Hamas demands UN rescind '47 partition

"There is no room in Palestine for Jews," group says; Peres: Recognition of '67 borders began with Oslo.

By JPOST.COM STAFF
November 29, 2007 13:32
1 minute read.

 
X

Dear Reader,
As you can imagine, more people are reading The Jerusalem Post than ever before. Nevertheless, traditional business models are no longer sustainable and high-quality publications, like ours, are being forced to look for new ways to keep going. Unlike many other news organizations, we have not put up a paywall. We want to keep our journalism open and accessible and be able to keep providing you with news and analyses from the frontlines of Israel, the Middle East and the Jewish World.

As one of our loyal readers, we ask you to be our partner.

For $5 a month you will receive access to the following:

  • A user experience almost completely free of ads
  • Access to our Premium Section
  • Content from the award-winning Jerusalem Report and our monthly magazine to learn Hebrew - Ivrit
  • A brand new ePaper featuring the daily newspaper as it appears in print in Israel

Help us grow and continue telling Israel’s story to the world.

Thank you,

Ronit Hasin-Hochman, CEO, Jerusalem Post Group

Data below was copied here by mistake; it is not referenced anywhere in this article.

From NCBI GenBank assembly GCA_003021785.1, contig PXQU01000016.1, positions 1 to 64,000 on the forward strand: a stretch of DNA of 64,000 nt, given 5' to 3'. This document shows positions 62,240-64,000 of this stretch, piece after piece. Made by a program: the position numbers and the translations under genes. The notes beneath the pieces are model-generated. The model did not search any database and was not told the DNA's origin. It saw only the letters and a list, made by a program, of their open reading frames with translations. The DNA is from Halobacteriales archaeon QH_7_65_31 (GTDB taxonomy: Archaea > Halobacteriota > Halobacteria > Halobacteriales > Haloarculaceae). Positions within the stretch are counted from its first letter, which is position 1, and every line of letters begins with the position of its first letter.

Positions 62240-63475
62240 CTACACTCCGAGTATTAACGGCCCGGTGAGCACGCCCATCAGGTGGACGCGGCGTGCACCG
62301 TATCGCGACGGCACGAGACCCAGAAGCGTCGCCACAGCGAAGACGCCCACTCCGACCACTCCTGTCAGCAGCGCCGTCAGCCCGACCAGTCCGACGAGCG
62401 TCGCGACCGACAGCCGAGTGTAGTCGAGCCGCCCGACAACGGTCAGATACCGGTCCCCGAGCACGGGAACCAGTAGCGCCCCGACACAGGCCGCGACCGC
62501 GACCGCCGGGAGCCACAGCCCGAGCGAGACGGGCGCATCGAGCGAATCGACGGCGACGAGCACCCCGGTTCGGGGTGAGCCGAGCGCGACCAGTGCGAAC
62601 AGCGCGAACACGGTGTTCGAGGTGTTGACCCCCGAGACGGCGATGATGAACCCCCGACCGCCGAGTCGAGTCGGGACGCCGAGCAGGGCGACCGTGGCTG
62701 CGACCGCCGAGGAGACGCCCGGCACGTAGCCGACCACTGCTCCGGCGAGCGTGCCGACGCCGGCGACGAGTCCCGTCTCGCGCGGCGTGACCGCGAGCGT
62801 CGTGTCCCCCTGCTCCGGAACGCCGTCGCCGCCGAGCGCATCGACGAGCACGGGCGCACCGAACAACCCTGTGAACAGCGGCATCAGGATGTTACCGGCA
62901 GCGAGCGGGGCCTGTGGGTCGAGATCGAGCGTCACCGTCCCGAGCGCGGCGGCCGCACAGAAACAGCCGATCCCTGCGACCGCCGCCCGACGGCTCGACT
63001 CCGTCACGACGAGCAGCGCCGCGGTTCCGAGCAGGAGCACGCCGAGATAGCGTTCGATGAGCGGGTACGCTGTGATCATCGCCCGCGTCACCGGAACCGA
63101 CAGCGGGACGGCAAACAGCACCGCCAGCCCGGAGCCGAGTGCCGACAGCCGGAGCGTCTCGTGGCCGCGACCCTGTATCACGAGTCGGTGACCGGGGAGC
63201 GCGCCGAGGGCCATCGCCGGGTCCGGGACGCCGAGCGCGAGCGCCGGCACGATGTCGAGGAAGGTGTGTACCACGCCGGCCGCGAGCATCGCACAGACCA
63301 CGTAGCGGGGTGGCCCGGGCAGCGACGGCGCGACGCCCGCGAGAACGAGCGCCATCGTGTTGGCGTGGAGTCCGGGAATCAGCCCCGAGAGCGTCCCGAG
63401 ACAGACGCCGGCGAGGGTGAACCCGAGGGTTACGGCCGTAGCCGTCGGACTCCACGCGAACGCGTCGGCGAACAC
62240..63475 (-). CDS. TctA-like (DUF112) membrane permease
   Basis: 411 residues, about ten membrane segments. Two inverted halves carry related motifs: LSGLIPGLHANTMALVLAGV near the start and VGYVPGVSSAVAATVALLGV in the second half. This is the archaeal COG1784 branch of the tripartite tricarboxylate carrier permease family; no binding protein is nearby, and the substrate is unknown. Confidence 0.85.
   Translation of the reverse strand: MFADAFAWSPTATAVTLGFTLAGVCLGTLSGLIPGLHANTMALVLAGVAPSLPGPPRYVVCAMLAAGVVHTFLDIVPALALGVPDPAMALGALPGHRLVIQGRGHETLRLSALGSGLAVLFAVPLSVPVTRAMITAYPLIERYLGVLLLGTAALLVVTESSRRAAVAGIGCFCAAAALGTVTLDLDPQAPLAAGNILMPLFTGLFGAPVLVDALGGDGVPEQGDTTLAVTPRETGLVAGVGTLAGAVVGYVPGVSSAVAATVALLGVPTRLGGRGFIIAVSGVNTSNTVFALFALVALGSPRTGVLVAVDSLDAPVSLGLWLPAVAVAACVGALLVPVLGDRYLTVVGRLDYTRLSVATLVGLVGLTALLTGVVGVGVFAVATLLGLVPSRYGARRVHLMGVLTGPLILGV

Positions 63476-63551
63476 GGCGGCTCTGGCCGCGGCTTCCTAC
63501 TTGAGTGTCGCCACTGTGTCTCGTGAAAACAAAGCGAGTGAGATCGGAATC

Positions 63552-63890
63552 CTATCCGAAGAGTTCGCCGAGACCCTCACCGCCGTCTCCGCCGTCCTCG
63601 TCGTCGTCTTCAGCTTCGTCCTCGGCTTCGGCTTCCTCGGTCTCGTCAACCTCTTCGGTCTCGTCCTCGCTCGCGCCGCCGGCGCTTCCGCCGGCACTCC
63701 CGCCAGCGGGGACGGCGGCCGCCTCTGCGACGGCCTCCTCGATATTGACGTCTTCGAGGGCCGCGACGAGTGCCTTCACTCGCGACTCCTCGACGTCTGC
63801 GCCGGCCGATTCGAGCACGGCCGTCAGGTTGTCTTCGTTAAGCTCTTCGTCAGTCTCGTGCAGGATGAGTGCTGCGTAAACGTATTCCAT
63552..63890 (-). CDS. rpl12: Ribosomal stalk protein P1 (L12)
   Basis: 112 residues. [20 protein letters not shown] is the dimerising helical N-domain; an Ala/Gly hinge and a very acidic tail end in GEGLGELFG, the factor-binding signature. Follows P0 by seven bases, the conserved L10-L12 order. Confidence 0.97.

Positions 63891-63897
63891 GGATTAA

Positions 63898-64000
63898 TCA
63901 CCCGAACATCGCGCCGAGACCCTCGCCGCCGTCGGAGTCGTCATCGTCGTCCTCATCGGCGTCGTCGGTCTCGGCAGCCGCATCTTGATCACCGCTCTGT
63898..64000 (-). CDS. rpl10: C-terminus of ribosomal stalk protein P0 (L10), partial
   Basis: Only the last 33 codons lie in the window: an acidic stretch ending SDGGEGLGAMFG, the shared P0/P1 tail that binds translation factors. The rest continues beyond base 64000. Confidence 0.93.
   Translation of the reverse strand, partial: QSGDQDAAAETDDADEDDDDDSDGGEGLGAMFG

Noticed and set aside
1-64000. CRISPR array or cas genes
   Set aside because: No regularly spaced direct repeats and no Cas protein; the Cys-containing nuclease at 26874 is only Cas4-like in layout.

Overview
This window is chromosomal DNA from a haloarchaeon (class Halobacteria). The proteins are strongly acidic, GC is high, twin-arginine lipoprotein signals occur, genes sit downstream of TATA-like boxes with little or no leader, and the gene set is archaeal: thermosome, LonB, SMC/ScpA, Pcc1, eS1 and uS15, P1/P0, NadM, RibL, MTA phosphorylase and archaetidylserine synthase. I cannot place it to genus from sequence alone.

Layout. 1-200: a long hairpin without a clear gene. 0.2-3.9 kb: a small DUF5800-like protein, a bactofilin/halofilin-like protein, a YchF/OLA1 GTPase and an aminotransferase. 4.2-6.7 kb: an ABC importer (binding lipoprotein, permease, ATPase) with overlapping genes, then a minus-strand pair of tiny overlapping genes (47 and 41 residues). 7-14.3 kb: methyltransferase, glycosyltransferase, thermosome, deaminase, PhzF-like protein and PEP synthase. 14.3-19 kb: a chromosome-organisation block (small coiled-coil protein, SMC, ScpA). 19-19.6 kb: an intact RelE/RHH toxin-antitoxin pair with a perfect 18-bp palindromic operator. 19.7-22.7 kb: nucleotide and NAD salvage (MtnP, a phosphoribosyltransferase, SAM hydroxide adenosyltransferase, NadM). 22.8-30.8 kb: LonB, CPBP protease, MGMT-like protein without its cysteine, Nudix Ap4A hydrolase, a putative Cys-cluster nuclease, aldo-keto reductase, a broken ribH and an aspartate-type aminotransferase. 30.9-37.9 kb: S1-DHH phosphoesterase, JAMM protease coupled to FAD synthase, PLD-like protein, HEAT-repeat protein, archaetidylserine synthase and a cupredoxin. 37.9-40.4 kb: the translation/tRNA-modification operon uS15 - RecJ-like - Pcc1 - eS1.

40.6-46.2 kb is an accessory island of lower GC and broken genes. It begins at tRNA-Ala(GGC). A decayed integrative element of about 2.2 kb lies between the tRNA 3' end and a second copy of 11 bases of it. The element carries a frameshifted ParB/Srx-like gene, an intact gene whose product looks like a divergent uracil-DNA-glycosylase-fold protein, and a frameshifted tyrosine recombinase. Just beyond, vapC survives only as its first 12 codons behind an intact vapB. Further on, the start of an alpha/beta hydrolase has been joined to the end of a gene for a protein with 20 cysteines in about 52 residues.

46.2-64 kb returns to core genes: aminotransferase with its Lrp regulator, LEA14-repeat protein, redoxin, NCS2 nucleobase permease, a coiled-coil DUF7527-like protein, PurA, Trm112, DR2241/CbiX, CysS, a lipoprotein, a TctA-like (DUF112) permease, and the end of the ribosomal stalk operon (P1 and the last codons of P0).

Yaakov Katz, Editor-in-Chief

UPGRADE YOUR JPOST EXPERIENCE FOR 5$ PER MONTH Show me later

Hamas on Thursday called on the UN to rescind the 1947 decision to partition Palestine into two states, one for Jews and one for Arabs. The group said in a statement, released on the 60th anniversary of the UN vote, that "Palestine is Arab Islamic land, from the river to the sea, including Jerusalem... there is no room in it for the Jews." Regarding the partition decision, Hamas said that "correcting mistakes is nothing to be ashamed of, but prolonging it is exploitation." Meanwhile, President Shimon Peres told Army Radio that recognition of the 1967 borders began with the Oslo accords. "This is one of the greatest achievements. Without it, there would be no chance for peace," he said. In the interview, Peres described the first moments after the historic vote in 1947: "I was next to [Israel's first prime minister, David] Ben-Gurion. That night, when all the streets were filled with dancing and rejoicing, he said that tomorrow there would be bloodshed. I wasn't sure he was right… but he was in a very grave mood." Peres recounted how a few months later, Ben-Gurion had presented a list of Israel's meager weapons supply - only five million bullets that would last five days of fighting. "After the terrible Holocaust, there remained only a few thousand Jews who came out of the camps weighing 30-40 kilograms. We had to set up a state, and there was no other choice… Ben-Gurion stood at the edge of the abyss. He decided to take a chance - and he was right."

Join Jerusalem Post Premium Plus now for just $5 and upgrade your experience with an ads-free website and exclusive content. Click here>>

Related Content

Jisr az-Zarq
April 3, 2014
Residents of Jisr az-Zarqa beckon Israel Trail hikers to enjoy their town

By SHARON UDASIN